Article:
Now, before the brothers had left Canaan the second time to buy food, Reuben tried to make a deal with their father Jacob by saying, “We’re not going to get food in Egypt unless Benjamin comes with us, and if he doesn’t come back, you can kill my two sons” (Gen. 42:37-38). But Jacob doesn’t agree to this pagan-like, child sacrifice arrangement. But then Judah says, “Listen, dad, I’ll be responsible for Benjamin. If he doesn’t come back, you can kill me” (Gen. 43:8-10). So, when Judah sees that Joseph is going to punish Benjamin for stealing his cup, Judah gives a beautiful speech, which I’d encourage you to read later today (you can find it in Gen. 44:18-34). In that speech, Judah basically repeats the Gospel promises that Joseph had grown up hearing. Judah says, “I didn’t commit this sin, but treat me as the one who did.” In other words, Judah says, “Let the guilty one go free. Give me the punishment that one deserves, so he can return to the arms of his father.”

And you have to realize how impactful this is. Joseph has been the only Christian in Egypt for 22 years now. He didn’t have any fellowship with fellow believers. He had to be content simply remembering the Gospel promises his father had taught him up until he was sold into slavery at age 17. Now, at age 39 he gets to hear his brother Judah preaching that Gospel to him. Judah is living out the Gospel promise that he failed to live out 22 years before when he had a hand in selling Joseph into slavery.

Joseph is so overcome with emotion that he reveals himself to his brothers. He tells them to get Jacob and the whole family and move to Egypt because there are still five years of famine left (Gen 45:6). The family arrives in Egypt and lives in the best land of Egypt. And Joseph takes care of them for the next seventeen years in Egypt until Jacob dies (Gen. 47:28). Which, finally, brings us to our text.

Even though Joseph had forgiven his brothers (Gen. 45:4-15) and provided for them during those seventeen years, they still fear that Joseph is going to punish them now that their father had died. Joseph’s brothers make up this story, “Hey, bro, right before he died, dad totally told us that you can’t punish us for our sin against you 39 years ago.” You see, through those 39 years, Joseph’s brothers are repeatedly haunted by their guilt of sinning against Joseph (Gen. 42:21-22, 28; 43:18; 44:16). And even after living for 17 years under Joseph’s care and forgiveness, they are still afraid that their sin is going to be punished by Joseph.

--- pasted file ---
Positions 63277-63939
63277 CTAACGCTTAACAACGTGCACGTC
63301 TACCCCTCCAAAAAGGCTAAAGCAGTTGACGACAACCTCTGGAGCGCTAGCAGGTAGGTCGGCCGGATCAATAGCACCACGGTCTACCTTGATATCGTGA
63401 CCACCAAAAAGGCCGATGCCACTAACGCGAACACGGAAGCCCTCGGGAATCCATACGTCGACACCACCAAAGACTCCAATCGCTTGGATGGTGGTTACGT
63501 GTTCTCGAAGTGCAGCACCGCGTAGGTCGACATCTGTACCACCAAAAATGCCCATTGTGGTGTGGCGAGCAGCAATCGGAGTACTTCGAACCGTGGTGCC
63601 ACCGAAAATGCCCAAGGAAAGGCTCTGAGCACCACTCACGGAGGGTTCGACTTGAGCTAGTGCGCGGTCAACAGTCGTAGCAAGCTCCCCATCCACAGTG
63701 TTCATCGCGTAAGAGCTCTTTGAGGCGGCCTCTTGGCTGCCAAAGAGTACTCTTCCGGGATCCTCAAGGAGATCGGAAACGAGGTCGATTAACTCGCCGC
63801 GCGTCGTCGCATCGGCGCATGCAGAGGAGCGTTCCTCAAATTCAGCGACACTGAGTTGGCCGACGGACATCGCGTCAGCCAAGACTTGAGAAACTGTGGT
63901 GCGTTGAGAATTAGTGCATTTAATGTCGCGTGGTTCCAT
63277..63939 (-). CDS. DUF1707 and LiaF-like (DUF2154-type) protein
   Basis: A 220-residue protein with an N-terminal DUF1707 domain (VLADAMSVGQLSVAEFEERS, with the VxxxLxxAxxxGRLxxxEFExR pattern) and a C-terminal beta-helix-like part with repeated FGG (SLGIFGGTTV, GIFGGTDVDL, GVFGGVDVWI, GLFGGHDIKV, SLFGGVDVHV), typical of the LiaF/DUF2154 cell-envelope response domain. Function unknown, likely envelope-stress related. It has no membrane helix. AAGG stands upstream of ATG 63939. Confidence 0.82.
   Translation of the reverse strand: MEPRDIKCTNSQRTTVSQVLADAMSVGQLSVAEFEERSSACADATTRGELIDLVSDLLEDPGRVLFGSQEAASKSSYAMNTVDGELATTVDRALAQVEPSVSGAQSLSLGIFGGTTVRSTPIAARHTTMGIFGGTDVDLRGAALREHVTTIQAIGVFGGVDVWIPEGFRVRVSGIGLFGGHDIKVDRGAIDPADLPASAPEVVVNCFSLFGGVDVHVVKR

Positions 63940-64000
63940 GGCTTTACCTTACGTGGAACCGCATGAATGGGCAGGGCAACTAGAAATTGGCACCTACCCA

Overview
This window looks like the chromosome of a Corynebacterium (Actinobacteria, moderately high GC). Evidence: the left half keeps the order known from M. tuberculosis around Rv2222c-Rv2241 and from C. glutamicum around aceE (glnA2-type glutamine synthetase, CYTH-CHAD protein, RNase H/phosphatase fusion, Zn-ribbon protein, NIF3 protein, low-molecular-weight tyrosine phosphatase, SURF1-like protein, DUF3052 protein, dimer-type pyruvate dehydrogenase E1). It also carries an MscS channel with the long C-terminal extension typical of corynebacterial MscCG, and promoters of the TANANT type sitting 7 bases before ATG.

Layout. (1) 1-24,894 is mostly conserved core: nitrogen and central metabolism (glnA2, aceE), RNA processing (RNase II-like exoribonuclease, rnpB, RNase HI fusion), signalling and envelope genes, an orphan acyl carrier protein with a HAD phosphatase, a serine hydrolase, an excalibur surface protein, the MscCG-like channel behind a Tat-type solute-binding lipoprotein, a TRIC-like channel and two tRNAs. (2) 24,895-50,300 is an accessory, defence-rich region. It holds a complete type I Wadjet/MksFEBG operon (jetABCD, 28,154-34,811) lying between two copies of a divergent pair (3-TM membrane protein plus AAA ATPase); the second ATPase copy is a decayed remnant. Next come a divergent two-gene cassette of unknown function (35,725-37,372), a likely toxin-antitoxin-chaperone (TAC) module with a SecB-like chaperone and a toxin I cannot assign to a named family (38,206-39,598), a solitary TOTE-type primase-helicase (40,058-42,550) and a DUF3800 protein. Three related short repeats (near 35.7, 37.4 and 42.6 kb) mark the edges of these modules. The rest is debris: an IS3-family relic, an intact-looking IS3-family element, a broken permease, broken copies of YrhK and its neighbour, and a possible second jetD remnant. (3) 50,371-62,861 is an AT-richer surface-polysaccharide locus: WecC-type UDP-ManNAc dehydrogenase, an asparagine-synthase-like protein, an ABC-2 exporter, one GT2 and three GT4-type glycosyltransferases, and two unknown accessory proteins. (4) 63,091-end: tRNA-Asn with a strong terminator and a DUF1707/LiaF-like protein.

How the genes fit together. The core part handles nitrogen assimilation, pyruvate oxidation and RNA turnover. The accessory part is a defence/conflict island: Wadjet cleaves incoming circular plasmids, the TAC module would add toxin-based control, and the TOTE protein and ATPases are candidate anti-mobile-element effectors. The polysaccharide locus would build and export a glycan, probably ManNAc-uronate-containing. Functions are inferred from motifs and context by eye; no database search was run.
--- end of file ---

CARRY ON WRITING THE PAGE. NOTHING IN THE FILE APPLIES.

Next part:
But look how beautifully Joseph replies (Gen. 50:19-20), “Do not fear, for am I in the place of God? As for you, you meant evil against me, but God meant it for good, to bring it about that many people should be kept alive, as they are today.” In other words, Joseph is saying, “Listen, I wasn’t just taking care of you because I loved dad, and now I’m going to get back at you because he’s gone. I have truly forgiven you. I love you, and will continue to care for you.” And please notice carefully what Joseph said there, “You meant evil against me, but God meant it for good.”

Think back to our Gospel reading today (Lk. 6:36-42). Those verses contain every non-Christian’s favorite saying of Jesus, “Judge not.” If any atheist knows a lick of Scripture, it’s probably those two words of Jesus. But the way unbelievers (and even some Christians) twist those words is abhorrent. In fact, the words of Jesus in our Gospel reading today are probably the most misunderstood, taken-out-of-context words of all Scripture. Sinners love to say, “Jesus told you not to judge.”

But when our Lord says, “Judge not,” Christ isn’t saying that Christians are never allowed to point out the sin of others and call them to repentance. Instead, Jesus wants us to not be hypocrites. Christ doesn’t want us judging others unless we recognize that we need repentance too. So, Jesus gives the analogy of the logs and specks in eyes. In short, Jesus wants you to repent of and remove your timbers of sin in your eye so that you can see clearly and help remove the specks of sin in your neighbor’s eye. Jesus is clear that He wants everyone’s eyes to be free of logs and specks.

Now, all of that brings us back to Joseph and his brothers. The brothers feared that the only reason Joseph was being nice to them was because of their father Jacob. Now, their dad is gone, and they figure the hammer is about to fall, so they fear. So, see how Joseph, in such a godly way, addresses the seriousness of their sin by rightly acknowledging that they meant evil against him. He doesn’t say that their sin didn’t matter. But then, Joseph immediately comforts them with the Gospel and forgiveness.

Dear Christians, if we identify ourselves as any of the characters in this story, it should be Joseph’s brothers. We follow their pattern. We sin and fear that our punishment is just waiting to fall, but our brother, Jesus, comforts us with His forgiveness and cares for us for all eternity.

Jesus teaches us that we sinners are right to fear God. Jesus says in Mt. 10:28, “Do not fear those who kill the body but cannot kill the soul. Rather fear Him who can destroy both soul and body in hell.” According to Christ, we should fear God. And when we do, God comforts us and kindly speaks His absolution over us. Psalm 130:3-4 says, “If you, O Lord, should mark iniquities, O Lord, who could stand? But with you there is forgiveness, that you may be feared.” Because Jesus, the sinless One, has died in your place, God forgives you and cares for you. Because Jesus went to the cross to shed His blood providing everything you need for eternal life, you are set free to run back to the arms of your Heavenly Father.